Jeffelele
07-15-2018, 03:29 PM
Also, is something flatter/disc shaped, rather than round a better option for sitting flat up against the inside soundboard of the body of the uke?

I’ve been using popsicle sticks. Cut them into 4 pieces sized to be a bit too small for them to touch each other
by checking them on top of the bridge. Used dremel to cut. Then drilled (Dremel) smallest hole to fit string through and knotted it.

Took a few tries to make without cracking but at $.88 per hundred I still have enough left for several future lives.

After several string changes I haven’t had one crack with use. It’s only theoretical but I like the wood to wood connection spread on largest surface possible.

If you have the cutting and drilling down to no losses you can use the dry end of a popsicle stick and get a free ice cream with your purchase of a ukulele accessory! This may be the best deal ever!

robinboyd
07-15-2018, 03:34 PM
If you have the cutting and drilling down to no losses you can use the dry end of a popsicle stick and get a free ice cream with your purchase of a ukulele accessory! This may be the best deal ever!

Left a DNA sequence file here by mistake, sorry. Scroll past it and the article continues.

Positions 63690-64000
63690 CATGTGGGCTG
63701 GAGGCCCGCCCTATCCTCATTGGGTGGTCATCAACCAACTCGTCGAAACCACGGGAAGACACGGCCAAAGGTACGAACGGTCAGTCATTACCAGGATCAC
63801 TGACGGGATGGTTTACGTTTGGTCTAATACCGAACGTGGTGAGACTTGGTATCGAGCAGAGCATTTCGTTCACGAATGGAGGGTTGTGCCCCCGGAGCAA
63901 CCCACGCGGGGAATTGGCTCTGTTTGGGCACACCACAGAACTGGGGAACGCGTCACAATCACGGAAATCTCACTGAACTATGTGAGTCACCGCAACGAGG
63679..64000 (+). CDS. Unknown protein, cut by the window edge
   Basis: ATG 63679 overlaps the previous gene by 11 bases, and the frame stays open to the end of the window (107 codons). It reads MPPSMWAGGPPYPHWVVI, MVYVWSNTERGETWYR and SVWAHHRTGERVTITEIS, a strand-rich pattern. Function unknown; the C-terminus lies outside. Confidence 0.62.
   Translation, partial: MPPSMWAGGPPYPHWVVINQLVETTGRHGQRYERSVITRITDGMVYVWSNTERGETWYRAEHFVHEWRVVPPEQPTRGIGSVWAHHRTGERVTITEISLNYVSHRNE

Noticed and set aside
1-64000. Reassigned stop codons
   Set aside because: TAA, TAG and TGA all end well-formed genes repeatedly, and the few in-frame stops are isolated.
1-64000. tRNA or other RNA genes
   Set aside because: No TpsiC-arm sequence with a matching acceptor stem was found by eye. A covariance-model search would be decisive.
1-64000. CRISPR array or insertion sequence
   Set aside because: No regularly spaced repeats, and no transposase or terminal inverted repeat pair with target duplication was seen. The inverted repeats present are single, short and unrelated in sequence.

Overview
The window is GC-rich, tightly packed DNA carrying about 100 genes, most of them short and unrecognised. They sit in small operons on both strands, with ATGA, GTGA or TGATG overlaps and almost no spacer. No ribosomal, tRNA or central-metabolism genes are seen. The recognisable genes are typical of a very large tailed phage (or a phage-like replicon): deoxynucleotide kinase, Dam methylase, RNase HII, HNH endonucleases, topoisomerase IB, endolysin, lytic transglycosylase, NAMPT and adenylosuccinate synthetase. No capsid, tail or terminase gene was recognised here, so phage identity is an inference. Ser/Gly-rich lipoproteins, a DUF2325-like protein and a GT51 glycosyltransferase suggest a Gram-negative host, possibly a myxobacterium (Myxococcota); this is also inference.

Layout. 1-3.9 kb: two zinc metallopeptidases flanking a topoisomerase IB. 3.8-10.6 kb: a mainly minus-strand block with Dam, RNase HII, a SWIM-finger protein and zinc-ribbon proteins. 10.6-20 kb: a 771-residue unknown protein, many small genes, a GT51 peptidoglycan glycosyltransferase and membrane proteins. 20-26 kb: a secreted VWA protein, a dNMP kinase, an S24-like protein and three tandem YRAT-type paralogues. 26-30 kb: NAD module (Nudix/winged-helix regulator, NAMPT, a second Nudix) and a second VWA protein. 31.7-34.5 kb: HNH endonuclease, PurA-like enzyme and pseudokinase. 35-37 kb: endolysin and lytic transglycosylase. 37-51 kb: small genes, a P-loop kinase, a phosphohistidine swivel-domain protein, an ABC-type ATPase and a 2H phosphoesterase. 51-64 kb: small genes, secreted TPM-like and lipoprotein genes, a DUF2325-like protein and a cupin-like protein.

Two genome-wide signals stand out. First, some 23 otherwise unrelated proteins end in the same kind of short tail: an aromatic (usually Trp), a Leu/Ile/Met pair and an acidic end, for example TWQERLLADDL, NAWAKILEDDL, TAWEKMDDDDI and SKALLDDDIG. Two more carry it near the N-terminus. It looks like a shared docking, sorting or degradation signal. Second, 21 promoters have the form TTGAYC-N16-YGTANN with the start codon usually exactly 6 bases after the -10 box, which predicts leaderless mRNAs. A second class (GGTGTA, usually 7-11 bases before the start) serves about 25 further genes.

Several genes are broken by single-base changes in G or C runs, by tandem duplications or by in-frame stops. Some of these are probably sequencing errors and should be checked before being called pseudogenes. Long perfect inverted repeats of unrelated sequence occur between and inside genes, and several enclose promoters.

I like your thinking!

Swamp Yankee
07-16-2018, 12:57 AM
I’ve been using popsicle sticks. Cut them into 4 pieces sized to be a bit too small for them to touch each other
by checking them on top of the bridge. Used dremel to cut. Then drilled (Dremel) smallest hole to fit string through and knotted it.

Took a few tries to make without cracking but at $.88 per hundred I still have enough left for several future lives.

After several string changes I haven’t had one crack with use. It’s only theoretical but I like the wood to wood connection spread on largest surface possible.

If you have the cutting and drilling down to no losses you can use the dry end of a popsicle stick and get a free ice cream with your purchase of a ukulele accessory! This may be the best deal ever!

I envisioned a similar solution when someone in another thread suggested converting a tie bridge to a string through bridge... but my idea was to use an old piece of piano key ivory, as I have quite a pile of that stuff.

Swamp Yankee
07-16-2018, 01:10 AM
But as to beads, I like the glass beads as they are highly polished and are thus less likely to have sharp burrs in the edges of the holes which can slice through a string pretty quickly. Also, the wooden beads I've tried have not been hard enough.. the G and A strings eventually cut through them. I've taken to using 8mm glass beads in tie bridges.